by Patrick Ohslund
Jasmine Schlafke is a poet, activist and mother from Santa Cruz, CA dedicated to expression and art. She earned her spot on a National poetry team for the last three years and is teaching slam in alternative high school settings, weekly. In her free time Jasmine volunteers for a mental health network and remains committed to mental health activism and liberation.
In the mini documentary made about you called heART, http://www.youtube.com/watch?v=e5rgrLzVPcg you say the tag line for your art is, “my humanity is my ministry”, can you explain this further?
My humanity is my ministry is my way of saying that authenticity is my ministry. I seek not to erase my history but to unsilence it in the name of growth. From this standpoint, I understand mistakes are inevitable.
What is the most liberating experience you have had while writing/performing poetry?
It is always liberating to connect with an audience member and hear their mental health journey. It was so scary coming out of the closet and saying I was bipolar so the reward of knowing it wasn’t in vain is awesome.
A line in your poetry: ‘Sometimes pain is the only indicator that you are still ticking’ What is your opinion on the relationship between pain and art?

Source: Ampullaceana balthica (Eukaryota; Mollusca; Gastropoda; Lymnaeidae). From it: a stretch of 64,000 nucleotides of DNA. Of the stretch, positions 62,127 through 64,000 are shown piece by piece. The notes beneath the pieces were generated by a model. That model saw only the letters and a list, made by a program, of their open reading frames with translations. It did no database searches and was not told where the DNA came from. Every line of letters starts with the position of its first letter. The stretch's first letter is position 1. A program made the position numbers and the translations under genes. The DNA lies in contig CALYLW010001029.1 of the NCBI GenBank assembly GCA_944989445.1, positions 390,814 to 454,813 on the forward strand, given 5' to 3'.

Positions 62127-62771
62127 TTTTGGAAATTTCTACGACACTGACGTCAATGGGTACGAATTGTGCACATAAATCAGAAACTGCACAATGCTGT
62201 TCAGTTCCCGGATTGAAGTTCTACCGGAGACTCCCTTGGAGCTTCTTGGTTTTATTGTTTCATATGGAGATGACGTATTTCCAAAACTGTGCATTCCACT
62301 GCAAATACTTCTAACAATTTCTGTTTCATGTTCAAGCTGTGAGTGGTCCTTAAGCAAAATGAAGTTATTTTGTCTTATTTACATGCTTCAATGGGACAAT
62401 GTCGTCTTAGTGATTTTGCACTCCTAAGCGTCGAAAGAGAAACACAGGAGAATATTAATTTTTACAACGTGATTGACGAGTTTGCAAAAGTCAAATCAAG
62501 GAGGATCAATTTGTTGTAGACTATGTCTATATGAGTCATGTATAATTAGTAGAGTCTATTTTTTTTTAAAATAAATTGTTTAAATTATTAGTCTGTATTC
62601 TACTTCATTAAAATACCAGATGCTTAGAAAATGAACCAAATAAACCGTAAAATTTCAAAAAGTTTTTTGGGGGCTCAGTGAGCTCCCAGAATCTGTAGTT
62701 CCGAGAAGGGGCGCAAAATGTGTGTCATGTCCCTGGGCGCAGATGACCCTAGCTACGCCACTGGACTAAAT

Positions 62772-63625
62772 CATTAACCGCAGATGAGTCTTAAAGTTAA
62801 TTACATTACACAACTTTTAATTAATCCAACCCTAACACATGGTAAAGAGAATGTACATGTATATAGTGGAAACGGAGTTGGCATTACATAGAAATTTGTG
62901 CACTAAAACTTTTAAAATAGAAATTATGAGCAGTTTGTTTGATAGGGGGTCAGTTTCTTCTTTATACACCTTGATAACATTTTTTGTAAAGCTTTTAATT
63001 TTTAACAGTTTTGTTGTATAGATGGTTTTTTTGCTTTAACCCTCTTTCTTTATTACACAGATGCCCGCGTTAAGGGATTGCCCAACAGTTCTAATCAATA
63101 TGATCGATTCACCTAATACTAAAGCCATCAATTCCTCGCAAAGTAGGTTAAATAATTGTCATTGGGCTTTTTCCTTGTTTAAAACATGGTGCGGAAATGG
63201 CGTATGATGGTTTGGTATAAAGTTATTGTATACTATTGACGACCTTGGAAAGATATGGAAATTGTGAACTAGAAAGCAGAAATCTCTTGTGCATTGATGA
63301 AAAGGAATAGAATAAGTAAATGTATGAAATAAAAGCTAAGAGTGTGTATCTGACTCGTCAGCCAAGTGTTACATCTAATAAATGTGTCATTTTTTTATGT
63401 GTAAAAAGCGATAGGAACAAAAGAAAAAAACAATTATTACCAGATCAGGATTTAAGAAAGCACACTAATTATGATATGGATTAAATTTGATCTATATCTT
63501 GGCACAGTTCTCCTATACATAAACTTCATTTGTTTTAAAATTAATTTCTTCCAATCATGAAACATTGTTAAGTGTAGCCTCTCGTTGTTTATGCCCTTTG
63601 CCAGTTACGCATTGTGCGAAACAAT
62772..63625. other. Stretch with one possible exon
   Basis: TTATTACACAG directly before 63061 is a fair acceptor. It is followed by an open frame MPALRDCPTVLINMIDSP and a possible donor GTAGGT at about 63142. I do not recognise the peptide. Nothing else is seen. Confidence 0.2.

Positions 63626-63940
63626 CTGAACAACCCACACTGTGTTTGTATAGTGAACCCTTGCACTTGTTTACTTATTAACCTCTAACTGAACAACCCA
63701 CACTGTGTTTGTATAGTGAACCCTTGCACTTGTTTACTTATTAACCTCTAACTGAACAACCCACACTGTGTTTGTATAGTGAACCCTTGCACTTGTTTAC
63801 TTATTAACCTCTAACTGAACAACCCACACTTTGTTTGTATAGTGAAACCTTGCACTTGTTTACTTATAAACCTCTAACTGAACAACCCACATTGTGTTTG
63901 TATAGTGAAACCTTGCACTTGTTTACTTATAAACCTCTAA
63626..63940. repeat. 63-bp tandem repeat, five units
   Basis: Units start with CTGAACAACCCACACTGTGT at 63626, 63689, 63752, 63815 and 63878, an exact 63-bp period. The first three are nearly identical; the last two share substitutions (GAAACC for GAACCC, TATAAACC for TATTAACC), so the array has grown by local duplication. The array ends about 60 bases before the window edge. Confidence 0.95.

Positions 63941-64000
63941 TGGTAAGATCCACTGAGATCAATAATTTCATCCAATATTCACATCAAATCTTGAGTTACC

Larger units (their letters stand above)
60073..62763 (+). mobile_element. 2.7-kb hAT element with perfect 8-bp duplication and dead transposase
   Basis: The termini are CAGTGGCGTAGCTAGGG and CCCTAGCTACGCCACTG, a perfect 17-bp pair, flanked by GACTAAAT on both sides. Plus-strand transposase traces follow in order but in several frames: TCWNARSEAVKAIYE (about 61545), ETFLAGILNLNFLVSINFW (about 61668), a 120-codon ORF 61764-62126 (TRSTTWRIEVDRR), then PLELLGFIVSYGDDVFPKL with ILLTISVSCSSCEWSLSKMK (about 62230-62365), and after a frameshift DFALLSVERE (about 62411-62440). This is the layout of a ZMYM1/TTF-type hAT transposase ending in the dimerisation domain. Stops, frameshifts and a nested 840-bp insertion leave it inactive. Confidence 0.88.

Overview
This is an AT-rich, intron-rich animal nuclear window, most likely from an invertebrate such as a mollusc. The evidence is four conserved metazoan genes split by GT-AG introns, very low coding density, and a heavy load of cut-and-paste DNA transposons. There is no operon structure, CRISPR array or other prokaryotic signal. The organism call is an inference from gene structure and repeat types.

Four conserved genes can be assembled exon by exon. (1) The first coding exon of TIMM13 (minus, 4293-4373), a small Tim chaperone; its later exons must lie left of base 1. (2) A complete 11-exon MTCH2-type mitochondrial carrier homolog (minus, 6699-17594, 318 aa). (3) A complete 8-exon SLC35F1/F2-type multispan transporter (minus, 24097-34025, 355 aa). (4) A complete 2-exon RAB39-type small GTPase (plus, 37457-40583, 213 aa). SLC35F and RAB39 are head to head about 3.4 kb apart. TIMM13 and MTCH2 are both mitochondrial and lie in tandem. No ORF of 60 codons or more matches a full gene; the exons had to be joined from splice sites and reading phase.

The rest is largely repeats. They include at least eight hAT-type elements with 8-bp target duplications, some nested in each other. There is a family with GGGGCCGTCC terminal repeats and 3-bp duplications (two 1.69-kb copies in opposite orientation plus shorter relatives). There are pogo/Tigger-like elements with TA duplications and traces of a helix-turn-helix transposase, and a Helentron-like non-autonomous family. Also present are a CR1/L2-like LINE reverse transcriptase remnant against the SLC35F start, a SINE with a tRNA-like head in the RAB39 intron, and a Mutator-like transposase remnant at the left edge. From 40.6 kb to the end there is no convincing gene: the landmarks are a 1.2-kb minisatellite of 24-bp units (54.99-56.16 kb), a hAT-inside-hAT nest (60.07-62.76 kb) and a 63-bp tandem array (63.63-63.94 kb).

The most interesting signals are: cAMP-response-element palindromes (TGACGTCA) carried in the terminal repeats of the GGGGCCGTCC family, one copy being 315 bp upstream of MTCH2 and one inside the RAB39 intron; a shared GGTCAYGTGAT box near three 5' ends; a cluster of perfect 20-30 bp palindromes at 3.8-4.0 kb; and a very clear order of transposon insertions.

Depending on the artist, pain informs art. I personally have to write about my pain; it’s the only medicine that works. Hopefully art is the alchemy of pain, and in participating we are freed.
A line in your poetry: ‘Does death still make you cry, and if it doesn’t, have you convinced yourself that you are living all the way’ What are your top 10 ways to know you are living all the way?
Laughter. Orgasms. Crying regularly. Writing. Dancing. Flirting. Eating. Smoking. Listening. Venting. Play
You write about being bipolar, what is your take on the thought: sanity is defined as normalcy, and artists have to be a little bit crazy in order to create things that stand out from the norm?
I believe we all have to be a little crazy to survive this world. Whatever that means. To create we must take ourselves less seriously; and, in our culture, that is crazy.